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‘He hasn’t given up. That’s the real story’

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Homeless in Bermuda: Howard, who has no home and who lost an arm in an accident (Photograph by Akil Simmons)

Howard lost a place to call home and then suffered a traumatic accident when he lost his left arm, but he refuses to give in.

“It’s a struggle,” he said. “But I refuse to have my injury cripple me, and I won’t let it stop me from moving on with my life.”

Lorrin is a trained chef and, like Howard, won’t give up despite being homeless for three years.

“Just being off the streets. Stability, that’s all,” he says when asked what would help him the most.

Both men agreed to talk to The Royal Gazette about their life without a home. Many assume that homelessness is a choice. It is not.

Howard said he was living with his father, but the property became derelict and he had to move out.

“The house was not considered a house, so I couldn’t use the address to open a bank account ... to do anything, basically. Then I was in a bad bike accident and got disabled.”

He added: “Basically, I was living rough. Before my accident, I was OK. I had work, I had a roof over my head. It was OK, but after my accident I couldn’t walk to do anything. So life became hard.”

Howard was a painter, painting houses and roofs — he waterproofed tanks and is also an electrician.

Court case

Howard appeared in Magistrates’ Court recently and admitted causing a man grievous bodily harm by riding a bike on January 2022.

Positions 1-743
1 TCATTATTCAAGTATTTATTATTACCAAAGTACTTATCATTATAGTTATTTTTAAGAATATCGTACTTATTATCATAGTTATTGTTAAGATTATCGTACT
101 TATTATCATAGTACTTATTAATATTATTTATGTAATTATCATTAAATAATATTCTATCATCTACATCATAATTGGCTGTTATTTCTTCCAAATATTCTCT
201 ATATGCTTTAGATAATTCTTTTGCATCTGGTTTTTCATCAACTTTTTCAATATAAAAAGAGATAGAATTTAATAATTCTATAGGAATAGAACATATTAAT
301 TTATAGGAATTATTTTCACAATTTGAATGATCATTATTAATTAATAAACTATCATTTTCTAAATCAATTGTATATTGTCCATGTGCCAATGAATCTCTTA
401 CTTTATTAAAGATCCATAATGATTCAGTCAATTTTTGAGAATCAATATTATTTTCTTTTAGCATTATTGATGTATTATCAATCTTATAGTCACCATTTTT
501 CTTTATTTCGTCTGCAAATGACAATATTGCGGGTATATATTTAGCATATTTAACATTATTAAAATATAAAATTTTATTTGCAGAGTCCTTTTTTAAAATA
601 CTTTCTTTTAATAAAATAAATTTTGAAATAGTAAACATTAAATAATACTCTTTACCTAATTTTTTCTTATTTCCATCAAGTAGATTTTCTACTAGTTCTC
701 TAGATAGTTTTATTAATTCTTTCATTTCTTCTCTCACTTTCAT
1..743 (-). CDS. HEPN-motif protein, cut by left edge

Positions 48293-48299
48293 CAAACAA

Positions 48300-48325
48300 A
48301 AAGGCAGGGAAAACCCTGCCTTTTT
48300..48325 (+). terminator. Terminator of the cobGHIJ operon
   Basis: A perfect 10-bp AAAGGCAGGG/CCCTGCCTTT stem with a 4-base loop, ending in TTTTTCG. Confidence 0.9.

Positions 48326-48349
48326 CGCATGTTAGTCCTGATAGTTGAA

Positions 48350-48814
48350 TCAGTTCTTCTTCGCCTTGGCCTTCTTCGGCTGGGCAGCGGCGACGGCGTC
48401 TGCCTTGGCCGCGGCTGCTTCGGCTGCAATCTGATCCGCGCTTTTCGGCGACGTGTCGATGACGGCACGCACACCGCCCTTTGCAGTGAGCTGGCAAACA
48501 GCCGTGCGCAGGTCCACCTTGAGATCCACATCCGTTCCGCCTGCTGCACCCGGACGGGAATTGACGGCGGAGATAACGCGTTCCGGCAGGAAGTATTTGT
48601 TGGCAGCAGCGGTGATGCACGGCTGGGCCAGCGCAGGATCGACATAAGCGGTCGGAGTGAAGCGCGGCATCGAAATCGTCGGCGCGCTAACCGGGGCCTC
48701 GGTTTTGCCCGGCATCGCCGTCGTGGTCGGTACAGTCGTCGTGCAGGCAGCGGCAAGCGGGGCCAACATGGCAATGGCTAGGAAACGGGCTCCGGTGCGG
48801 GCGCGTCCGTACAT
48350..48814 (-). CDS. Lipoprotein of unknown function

Explaining his story, Home director Denise Carey said: “My view on that is that these stories are complex. There are many layers, it is not as simple as someone got in an accident. There is a story behind what led him there and a human story behind that.

“I think he is brave to come forward and still share his story while he knew that [court date] was coming.

“So, he went to court and he pleaded not guilty. He came back to Home and I overheard him saying from his perspective what happened and I went out and talked to him and I said, ‘you have another victim who is going to be further victimised’.

“You know what you did, you are trying to get your life straight, you are going to carry on this case and you are going to continue to work with us, but if you are going to get jail time, you could have been serving that time.

“You cannot have us helping you to find employment and that employer invest in you when you have a debt to society, you have a debt to this victim.

“Part of this journey is being truthful. Being truthful with the community, being truthful with the court, being truthful with your victim.

“If you have hurt someone, you are supposed to say ‘I’m sorry’. You say ‘I am going to try to do better’ and you have to be true to that. And so that is this boy’s story.

“Yes, he messed up, he knows he messed up and he decided to go to court to tell the truth.

“This shows the complexities of the individual. It is a Black man who admits that he did something he was not supposed to. He has a lifelong consequence as a result of that; it will impact his employment prospects, his health moving forward, his family. but he has hasn’t given up.